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Long time delay

Discussion in 'Electronic Repair' started by M.Joshi, Sep 4, 2005.

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  1. M.Joshi

    M.Joshi Guest

    Hello,

    I'm not sure if this is the correct place to post this query but I a
    hoping someone may be able to help.

    I am looking for an accurate way to create a 'one-shot' dela
    adjustable between 30 - 45 minutes.

    People have suggested using a PIC. Is this easy to implement? Ar
    there dedicated I.C's that will accurately do the job?

    Thanks
     
  2. James Sweet

    James Sweet Guest


    You certainly could do it with a PIC, AVR or any other microcontroller,
    which I would suggest if you're already proficient using them. An easier
    solution would probably be something like the 74HC4060 IC which contains an
    onboard oscillator and a ripple counter, they're often used to get long
    delays. If you go to www.ti.com you can look it up and see the datasheet and
    you can even get a few free samples of the SN74HC4060NE4 they offer if
    you'd like to play around with one.
     
  3. A 555 connected for monostable start on power up will do this.
    Do a google on NE555 to find a site with the spec sheet which will give
    details of how.
     
  4. James Sweet

    James Sweet Guest

    A 555 is good for delays of a few seconds to a few minutes, but to get a 45
    minute delay will require a huge timing capacitor and the time delay won't
    be very accurate at all. You really need to use a counter to scale down a
    higher frequency for such long delays.
     
  5. Jim Adney

    Jim Adney Guest

    You can also buy digitally set time delay relays which you can program
    by little switches on their tops. These cost $50-70, give you a DPDT
    contact set and can be set to delay anywhere from seconds to hours.

    Google on "time delay relay"

    -
     
  6. Arfa Daily

    Arfa Daily Guest

    This is not strictly speaking, a problem - if you use the CMOS version of
    the 555, from Harris, for instance. This is capable of producing delays from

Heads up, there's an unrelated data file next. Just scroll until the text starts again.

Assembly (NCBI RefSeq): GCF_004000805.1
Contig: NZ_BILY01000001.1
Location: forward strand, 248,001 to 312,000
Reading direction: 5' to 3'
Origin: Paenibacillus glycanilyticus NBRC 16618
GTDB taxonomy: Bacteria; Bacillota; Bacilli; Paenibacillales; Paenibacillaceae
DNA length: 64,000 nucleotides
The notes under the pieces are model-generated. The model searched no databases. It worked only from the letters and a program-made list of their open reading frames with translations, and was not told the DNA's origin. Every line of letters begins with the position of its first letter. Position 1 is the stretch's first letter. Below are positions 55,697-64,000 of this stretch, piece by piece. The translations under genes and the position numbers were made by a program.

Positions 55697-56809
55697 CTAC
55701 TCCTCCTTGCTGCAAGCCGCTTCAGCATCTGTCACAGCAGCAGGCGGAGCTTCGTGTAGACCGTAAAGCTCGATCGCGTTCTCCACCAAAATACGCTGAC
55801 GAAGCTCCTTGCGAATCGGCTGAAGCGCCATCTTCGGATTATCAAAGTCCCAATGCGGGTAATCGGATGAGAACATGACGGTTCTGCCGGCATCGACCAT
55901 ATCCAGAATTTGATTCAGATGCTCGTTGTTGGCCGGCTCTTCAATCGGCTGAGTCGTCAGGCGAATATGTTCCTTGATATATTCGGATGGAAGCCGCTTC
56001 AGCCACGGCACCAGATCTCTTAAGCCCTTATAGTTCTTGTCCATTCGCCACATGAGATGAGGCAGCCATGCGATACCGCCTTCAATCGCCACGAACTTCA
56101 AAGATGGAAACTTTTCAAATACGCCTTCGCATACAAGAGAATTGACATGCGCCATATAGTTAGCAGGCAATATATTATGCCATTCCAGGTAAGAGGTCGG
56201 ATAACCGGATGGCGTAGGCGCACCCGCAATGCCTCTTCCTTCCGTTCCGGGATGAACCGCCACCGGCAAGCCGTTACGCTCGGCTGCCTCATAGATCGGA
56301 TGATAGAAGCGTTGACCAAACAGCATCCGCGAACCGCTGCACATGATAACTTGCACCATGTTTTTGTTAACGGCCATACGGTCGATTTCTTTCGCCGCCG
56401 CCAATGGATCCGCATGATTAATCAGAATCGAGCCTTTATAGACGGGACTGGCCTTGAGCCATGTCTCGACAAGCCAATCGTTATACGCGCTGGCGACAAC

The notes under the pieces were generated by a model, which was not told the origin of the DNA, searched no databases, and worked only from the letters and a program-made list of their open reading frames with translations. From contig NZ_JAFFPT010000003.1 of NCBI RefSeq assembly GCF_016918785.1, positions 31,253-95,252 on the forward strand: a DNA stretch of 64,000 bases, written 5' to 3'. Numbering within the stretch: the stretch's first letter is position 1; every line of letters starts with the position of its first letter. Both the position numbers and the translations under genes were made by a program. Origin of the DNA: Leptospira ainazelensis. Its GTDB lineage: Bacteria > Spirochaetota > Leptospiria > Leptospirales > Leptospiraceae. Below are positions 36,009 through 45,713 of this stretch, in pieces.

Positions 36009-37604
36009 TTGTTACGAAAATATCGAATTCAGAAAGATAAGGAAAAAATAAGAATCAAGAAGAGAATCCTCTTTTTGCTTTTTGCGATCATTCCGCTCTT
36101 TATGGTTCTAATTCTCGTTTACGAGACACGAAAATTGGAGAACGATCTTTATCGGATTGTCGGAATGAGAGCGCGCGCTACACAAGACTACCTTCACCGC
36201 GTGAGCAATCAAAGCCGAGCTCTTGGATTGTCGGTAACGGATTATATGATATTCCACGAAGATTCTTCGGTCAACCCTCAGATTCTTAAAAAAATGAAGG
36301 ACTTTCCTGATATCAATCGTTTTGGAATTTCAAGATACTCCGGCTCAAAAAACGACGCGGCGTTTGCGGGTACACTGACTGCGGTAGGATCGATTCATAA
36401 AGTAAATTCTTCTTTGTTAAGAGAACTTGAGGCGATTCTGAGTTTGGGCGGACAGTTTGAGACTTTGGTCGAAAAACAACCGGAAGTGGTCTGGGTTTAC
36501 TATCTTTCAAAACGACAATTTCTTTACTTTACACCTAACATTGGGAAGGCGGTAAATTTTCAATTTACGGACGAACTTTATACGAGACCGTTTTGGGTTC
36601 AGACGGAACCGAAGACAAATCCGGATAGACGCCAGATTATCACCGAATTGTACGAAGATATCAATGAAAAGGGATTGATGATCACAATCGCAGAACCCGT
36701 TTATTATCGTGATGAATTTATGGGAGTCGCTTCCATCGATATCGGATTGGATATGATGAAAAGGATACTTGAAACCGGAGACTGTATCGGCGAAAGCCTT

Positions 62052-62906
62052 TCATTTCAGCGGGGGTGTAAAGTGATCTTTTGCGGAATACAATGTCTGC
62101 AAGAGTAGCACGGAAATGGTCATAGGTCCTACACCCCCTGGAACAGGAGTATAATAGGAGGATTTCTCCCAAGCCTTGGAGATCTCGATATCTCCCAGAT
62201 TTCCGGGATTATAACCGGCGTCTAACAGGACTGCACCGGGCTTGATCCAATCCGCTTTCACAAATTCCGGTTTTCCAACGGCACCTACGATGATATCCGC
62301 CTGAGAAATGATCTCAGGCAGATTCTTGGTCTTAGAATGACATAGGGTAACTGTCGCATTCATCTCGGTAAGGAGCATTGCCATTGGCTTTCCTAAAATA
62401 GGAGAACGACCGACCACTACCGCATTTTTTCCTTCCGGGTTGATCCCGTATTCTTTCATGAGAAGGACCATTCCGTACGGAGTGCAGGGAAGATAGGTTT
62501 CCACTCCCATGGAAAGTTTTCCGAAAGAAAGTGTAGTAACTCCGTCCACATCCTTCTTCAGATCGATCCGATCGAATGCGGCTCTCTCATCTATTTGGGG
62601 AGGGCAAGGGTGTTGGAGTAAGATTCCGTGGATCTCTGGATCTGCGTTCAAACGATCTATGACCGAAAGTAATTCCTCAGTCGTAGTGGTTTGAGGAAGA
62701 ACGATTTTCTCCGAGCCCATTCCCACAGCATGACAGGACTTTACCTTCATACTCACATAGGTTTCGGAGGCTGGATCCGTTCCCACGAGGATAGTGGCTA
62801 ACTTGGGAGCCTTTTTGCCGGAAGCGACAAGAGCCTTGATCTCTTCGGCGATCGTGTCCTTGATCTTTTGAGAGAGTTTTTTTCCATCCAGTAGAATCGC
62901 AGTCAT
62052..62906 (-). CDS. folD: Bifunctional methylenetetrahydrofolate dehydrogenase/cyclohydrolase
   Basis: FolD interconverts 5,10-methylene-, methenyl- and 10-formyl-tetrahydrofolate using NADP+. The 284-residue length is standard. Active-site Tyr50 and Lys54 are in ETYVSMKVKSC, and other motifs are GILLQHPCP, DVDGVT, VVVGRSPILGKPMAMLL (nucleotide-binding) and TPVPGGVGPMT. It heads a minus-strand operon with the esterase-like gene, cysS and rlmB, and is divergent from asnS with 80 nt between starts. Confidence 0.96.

" microseconds to hours ", quoting from the Maplin data, for instance. The
    only reason that the bipolar 555 had trouble with large values of caps, was
    the typical leakage of these exceeding the trigger / threshold pins' input
    currents, when large value timing resistors were used to go with the large
    value caps. This limited you to a meg or so and a few tens of microfarads if
    you wanted a stable predictable timer. This is not the case with the CMOS
    version, where the input currents are in pico amps, so you can use large
    value resistors and caps to get much longer delays. In terms of sheer
    simplicity, I'm with Dave on this one, although your clock and divider
    solution is an elegant way of achieving the same result, and one that I've
    used in the past ;-)

    Arfa
     
  7. Ralph Mowery

    Ralph Mowery Guest

    A 555 is good for delays of a few seconds to a few minutes, but to get a
    Another problem with long time delays is how to calibrate the delay. If you
    do use the 555 or similar version then it could take a week to set the time.
    Remember it is 30 minuits between checks. The beter way is to use some kind
    of devider chain so you can set the timer up. He may want to use the 555
    and a 100:1 devider. I have not checked to see what is out on the market
    now but there should be lots of chips that will devide by almost anything.
    Probably running an oscillator very fast and deviding it down will be more
    accurate and maybe easier to set.
    If the device is operated off AC then deviding the 60 hz will be a good
    place to start.
     
  8. Arfa Daily

    Arfa Daily Guest

    Provided you use a good quality low leakage cap, and high stability high
    value resistors, the delay time should be predictable with reasonable